The Mortgage Closing Process
How To Prepare For A Successful Loan Closing
Getting to the Final Closing Table
The final step in funding your loan or “closing” on your purchase is where all final documents are signed, last minute underwriting conditions are met, and money is exchanged.
At this point in the mortgage process, all inspections and appraisals have been completed, initial contracts and documens have been reviewed through underwriting, and it is time to sign your final documents.
What to Be Prepared for at Closing
A closing is where the borrower sits down with a notary, escrow agent, or attorney to complete the transaction.
Schedule Your Appointment
You’ll need to be ready to take enough time to sign all of your loan closing documents and have your questions answered.
Try to leave a few hours open after your closing appointment to prepare for delays so that you aren’t rushing through the important process of reading and understanding what you are signing.
Funds to Close
If it is required for you to bring in the down payment and/or pay for closing costs to finalize the transaction, you’ll need to bring a certified check from a bank. The escrow company, your agent, and loan officer should provide you with a full breakdown of all fees and costs involved in the transaction.
If you don’t have to bring in any funds to close, then you might actually be getting a portion of the earnest money deposit back.
Keep in mind, it is important to make sure these funds to close come from the proper sources.
If you have not already provided your lender with updated paystubs or bank info, they may ask that you bring it to closing and have any other final documentation sent back with the final signed loan documents.
Proof of Identification
Official driver’s license or state-issued ID card.
FAQ’s About Home Values and Residential Appraisals
The answer to this question is no. The lender will order the appraisal through an independent third-party. You will need to be prepared to pay for the appraisal in advance, which can cost anywhere from $350 to $1,500, depending on the type of appraisal needed.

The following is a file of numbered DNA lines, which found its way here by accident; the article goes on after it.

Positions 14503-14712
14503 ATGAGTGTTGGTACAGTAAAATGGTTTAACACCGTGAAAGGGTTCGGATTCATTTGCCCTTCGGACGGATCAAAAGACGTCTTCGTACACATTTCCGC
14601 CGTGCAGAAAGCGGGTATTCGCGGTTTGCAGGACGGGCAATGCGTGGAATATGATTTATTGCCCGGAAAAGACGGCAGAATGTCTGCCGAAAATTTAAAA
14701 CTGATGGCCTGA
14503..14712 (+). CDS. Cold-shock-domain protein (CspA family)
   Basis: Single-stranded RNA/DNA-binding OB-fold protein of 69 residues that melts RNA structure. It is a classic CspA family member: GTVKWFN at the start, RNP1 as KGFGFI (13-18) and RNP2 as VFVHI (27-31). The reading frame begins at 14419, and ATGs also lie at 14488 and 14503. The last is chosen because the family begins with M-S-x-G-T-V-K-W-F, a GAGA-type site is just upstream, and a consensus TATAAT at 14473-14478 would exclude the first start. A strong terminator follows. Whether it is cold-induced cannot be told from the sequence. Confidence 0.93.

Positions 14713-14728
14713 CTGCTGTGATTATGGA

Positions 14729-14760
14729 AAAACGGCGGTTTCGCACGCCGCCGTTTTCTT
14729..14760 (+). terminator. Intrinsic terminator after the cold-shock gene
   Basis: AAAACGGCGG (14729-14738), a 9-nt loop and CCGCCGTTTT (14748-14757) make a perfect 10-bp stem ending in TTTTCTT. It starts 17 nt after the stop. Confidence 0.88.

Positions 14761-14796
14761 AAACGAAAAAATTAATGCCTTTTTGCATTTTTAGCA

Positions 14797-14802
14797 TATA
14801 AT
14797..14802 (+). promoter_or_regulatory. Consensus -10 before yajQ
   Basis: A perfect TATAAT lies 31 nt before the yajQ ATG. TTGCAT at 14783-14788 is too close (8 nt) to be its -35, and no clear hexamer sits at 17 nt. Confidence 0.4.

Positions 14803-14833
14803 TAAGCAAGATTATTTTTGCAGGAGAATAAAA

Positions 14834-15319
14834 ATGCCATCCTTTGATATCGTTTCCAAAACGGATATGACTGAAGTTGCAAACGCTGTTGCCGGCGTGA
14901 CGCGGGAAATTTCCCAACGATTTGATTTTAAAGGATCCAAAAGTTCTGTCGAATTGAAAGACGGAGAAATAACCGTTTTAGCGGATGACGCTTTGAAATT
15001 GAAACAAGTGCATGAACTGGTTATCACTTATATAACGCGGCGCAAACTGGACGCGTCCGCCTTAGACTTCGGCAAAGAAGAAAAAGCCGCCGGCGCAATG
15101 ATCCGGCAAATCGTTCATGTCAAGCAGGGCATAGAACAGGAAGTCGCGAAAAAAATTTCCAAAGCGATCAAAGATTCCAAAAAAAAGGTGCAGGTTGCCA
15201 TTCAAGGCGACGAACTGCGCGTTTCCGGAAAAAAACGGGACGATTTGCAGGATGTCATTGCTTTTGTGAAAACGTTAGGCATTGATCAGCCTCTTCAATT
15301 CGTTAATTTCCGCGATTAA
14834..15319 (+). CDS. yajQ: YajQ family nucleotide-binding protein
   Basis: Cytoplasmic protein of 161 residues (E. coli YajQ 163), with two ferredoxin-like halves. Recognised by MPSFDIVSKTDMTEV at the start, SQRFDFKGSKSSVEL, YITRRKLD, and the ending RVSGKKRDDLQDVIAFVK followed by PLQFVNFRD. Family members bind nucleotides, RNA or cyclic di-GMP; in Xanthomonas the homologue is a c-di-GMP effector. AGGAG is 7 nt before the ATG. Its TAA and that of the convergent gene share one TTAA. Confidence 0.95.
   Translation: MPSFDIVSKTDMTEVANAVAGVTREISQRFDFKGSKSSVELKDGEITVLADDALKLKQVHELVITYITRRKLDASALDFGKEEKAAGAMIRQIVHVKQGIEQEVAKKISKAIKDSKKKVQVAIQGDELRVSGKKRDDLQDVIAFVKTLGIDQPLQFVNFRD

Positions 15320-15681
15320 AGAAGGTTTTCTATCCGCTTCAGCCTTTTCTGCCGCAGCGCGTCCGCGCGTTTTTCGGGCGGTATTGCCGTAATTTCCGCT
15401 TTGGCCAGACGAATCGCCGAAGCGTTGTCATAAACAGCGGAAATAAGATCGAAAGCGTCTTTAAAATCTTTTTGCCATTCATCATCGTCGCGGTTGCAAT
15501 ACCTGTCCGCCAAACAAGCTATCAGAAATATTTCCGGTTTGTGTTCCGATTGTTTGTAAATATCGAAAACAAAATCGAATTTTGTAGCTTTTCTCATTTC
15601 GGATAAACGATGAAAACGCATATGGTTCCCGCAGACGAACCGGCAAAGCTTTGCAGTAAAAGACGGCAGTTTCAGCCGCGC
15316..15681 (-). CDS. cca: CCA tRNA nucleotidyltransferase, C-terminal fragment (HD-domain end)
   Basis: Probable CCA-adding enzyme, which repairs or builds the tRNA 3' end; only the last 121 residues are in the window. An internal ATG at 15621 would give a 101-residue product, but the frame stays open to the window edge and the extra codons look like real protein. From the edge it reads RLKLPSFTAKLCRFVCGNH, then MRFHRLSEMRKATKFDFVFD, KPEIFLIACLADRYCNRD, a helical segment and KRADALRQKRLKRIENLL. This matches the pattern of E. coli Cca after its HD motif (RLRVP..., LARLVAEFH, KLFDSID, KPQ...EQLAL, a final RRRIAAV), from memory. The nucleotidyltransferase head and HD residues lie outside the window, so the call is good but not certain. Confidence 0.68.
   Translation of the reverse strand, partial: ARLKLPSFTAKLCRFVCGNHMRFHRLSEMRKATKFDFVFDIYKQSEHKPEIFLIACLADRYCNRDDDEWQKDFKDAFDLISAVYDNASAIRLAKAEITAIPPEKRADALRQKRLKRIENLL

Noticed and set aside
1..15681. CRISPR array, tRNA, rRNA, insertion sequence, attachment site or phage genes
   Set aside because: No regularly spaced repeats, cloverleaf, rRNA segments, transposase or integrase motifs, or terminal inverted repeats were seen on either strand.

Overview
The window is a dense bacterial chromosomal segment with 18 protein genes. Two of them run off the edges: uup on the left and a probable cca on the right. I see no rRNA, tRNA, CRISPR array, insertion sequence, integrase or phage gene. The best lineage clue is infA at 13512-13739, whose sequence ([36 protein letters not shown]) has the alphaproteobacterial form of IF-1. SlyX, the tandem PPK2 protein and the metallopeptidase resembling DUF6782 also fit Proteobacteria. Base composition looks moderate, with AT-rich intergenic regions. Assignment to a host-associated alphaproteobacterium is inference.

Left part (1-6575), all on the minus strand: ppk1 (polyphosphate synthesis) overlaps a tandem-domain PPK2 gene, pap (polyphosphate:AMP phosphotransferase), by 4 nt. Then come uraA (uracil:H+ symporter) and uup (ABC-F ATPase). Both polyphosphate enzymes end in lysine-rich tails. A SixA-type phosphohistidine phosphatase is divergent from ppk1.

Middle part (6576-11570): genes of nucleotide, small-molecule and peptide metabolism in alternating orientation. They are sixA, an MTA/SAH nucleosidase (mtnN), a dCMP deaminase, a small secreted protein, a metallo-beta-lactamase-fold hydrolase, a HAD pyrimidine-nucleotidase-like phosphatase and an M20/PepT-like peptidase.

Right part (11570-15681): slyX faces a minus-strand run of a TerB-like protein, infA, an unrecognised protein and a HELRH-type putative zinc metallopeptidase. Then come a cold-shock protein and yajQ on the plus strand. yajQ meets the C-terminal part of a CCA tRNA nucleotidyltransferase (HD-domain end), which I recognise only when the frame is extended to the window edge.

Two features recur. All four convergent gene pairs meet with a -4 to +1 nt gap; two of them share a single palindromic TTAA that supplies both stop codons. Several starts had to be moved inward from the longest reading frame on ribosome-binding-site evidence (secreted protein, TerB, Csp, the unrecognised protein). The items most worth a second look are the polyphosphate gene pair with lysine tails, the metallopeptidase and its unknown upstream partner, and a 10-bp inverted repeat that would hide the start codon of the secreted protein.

It isn’t fair, especially if your home is well-kept and in great condition compared to the run-down foreclosures in the neighborhood.
Unfortunately, if every recent sale, or nearly all sales, are foreclosures at reduced prices, then the appraiser is forced to use recent sales and trends as comparable values.
High foreclosure rates generally depress values and show a trend of constantly lowering value.
The purpose of an appraisal is to make sure that an independent non-interested third party verifies the “most likely” sale price based on the market value and condition of the home.
In addition, appraisers are governed by rules intended to standardize the subjective process of determining a home’s value.
Listing prices on the other hand are influenced by the real estate agent, and set by interested (and often emotional) sellers.
Often times, sellers will list their home based on the amount needed to pay for the real estate agent, closing costs, and cover the amount of the mortgages.
Unfortunately, no. Your down payment amount is based on the lesser of the appraised value or the purchase price. But, considering you will have immediate equity in your home upon closing, you are in a really good position!
Even though the neighborhood across the main street had similar homes in the higher price range, especially after the seller’s extensive upgrades, appraisers will always use homes from the actual neighborhood to establish value first.
Not all improvements to the property are equal in producing added value.
Even with cosmetic repairs, the property may still be much more comparable to the foreclosure next door than the new home a block away. Look first at the “guts” of the property: the electrical, heating & air, etc. If they are updated, then the number of beds/baths and square footage are the next biggest weight, followed by a genuine updating of cosmetic improvements.
In the case of an FHA loan, you cannot order another appraisal. Once an FHA appraisal is completed, the appraised value is logged into the FHA’s system for you and for any future buyers of that property.
While the appraiser will be evaluating many aspects of the home, it is always a good idea to make sure the property is as clean as possible to ensure the appraiser can move about easily. Also make sure all utilities are on and functioning properly at the time of the appraisal.